Many times over the centuries, church authorities have reacted against sacred music that was too “theatrical”. Is there any indication of this having been true of the Vespers in Monteverdi’s time?

No - because at this point the Counter-Reformation was a really important development for music. There was an acceptance of the fact that they needed to use direct language as much as they could. The pure world of harmony and the perfect harmony of the Renaissance was gone - now the need was for the listener to hear and clearly understand the text. So to use operatic approaches was absolutely permissible.

The closing blessing at the end, re-using material from the opening to bring the music full circle, is an innovative touch. What led you to incorporate this element into the recording?

There's still a discussion in respect of the Vespers (maybe not a particularly interesting one...!) about whether it's a collection or an entire piece. The genius of it is that for me at least, it's clearly both. It means that of course you could pick out one psalm or another and it would work by itself, but if you experience the full journey, it's something unique.

If you consider the whole work, you start with that first call but you're missing what would normally be the final blessing, Benedicam Domino, which normally closes the office or service of Vespers. That's why I started thinking: OK, if Monteverdi had to conclude this piece, what would be the right music to use? And it became clear that it's a circular piece - continuing with that allegory of the cosmos, we're going back to the start. I was really surprised that the meter of these final words fitted perfectly with the falsobordone of the opening movement.

Pygmalion’s next release, a DVD and Blu-ray of Delibes’s opera Lakmé, seems quite different from most of your recordings to date; are there hidden similarities between this and earlier French operas that you've recorded?

Yes, there are a few. It's not exactly similarities, more a question of legacy and heritage. Of course there's this transparency, and the kind of declamation where the music follows absolutely and clearly the rhythm of the text, which comes from the French récit of Lully and through Rameau. There's a lot of that in Lakmé. And this ability to create a pure suspension and really deep drama. It was an adventure; we had to face many new parameters, in terms of the instruments for example. These French instruments from the late nineteenth century, which was quite a new experience especially for the wind players, with different fingerings and different kinds of sound, but it was a unique adventure.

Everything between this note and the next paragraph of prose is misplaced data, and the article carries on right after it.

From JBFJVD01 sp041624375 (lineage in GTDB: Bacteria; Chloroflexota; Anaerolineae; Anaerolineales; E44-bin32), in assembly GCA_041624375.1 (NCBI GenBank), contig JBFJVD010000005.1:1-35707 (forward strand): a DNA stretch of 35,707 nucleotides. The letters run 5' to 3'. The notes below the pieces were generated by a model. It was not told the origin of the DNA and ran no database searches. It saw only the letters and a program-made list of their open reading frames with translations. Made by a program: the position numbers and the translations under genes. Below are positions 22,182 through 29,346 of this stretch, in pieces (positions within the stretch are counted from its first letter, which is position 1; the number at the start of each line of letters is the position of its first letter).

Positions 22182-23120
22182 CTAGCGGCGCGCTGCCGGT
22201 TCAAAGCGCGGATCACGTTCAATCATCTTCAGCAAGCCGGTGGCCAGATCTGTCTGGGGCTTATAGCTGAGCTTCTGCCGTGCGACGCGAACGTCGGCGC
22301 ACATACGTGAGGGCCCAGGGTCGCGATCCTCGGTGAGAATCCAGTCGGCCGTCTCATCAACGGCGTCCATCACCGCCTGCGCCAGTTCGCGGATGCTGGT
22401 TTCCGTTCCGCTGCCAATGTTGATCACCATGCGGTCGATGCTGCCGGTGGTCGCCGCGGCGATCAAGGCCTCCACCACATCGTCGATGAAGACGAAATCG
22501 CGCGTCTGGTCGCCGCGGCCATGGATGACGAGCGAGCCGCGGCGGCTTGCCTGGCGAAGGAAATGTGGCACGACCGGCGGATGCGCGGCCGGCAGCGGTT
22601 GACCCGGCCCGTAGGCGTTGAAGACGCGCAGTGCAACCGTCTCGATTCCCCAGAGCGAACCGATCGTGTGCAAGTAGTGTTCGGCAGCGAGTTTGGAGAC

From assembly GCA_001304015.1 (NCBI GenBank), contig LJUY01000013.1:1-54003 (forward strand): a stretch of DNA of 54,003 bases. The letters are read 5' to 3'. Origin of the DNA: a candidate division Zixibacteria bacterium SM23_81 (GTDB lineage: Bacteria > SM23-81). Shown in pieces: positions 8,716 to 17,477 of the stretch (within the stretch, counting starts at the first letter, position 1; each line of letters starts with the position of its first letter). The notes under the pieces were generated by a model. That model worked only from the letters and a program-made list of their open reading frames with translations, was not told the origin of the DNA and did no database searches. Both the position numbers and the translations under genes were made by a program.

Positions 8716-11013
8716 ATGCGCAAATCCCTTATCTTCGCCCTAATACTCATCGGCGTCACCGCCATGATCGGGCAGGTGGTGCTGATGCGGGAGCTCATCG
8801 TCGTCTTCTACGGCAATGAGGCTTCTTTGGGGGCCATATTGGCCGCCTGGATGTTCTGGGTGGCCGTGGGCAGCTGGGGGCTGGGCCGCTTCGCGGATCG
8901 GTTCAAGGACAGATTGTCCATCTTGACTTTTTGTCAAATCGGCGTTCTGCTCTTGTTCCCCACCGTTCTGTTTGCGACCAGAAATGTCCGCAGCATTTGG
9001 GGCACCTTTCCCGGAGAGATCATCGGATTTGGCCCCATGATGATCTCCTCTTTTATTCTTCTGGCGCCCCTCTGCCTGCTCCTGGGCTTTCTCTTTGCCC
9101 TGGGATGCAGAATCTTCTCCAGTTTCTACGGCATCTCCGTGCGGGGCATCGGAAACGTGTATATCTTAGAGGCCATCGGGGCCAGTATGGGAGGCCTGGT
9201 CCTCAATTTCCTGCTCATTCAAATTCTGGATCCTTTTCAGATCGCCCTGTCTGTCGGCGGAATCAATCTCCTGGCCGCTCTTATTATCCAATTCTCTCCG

I'm hoping it will be just the start of a French adventure in the future; we will continue in this repertoire in the coming years.

You've also just recorded a new Mozart Requiem, which includes much earlier works by the young Mozart interspersed between the movements. Can you tell us a little more about this project?

It's a great project; we developed this for a staged performance of the Mozart Requiem, which we created in 2019 in Aix-en-Provence with Romeo Castellucci as stage director. We've since revived it a lot - in Brussels, Vienna, Naples - and it felt like the time to record it. It's really about memory; I was really shocked when I discovered one of the first motets Mozart ever wrote, as an exercise for his teacher Padre Martini, which is in D minor that is exactly like the opening of the Requiem. The same harmonic journey. This discovery really made an impression on me; everything had been there from the start.

Of course, with the Requiem there are so many questions about versions and whether you complete it; so I decided to interpolate these other pieces to create a kind of box of memories, or a dialogue, where we're inserting other things. An exercise written for his wife, a memory of the Gran Partita or of the incidental music to Thamos, King of Egypt... and so it's a really nice kind of dialogue between the Requiem and different pieces from the past.

We just recorded it last week, and it'll be released next year.

Pygmalion, Raphaël Pichon

Available Formats: MP3, FLAC, Hi-Res FLAC

Pygmalion, Raphaël Pichon

Available Format: DVD Video

Sabine Devieilhe (Lakmé), Frederic Antoun (Gérald), Stephane Degout (Frédéric), Ambroisine Bré (Mallika), Pygmalion, Raphaël Pichon, Laurent Pelly

Available Format: DVD Video

Sabine Devieilhe (Lakmé), Frederic Antoun (Gérald), Stephane Degout (Frédéric), Ambroisine Bré (Mallika), Pygmalion, Raphaël Pichon, Laurent Pelly

Available Format: Blu-ray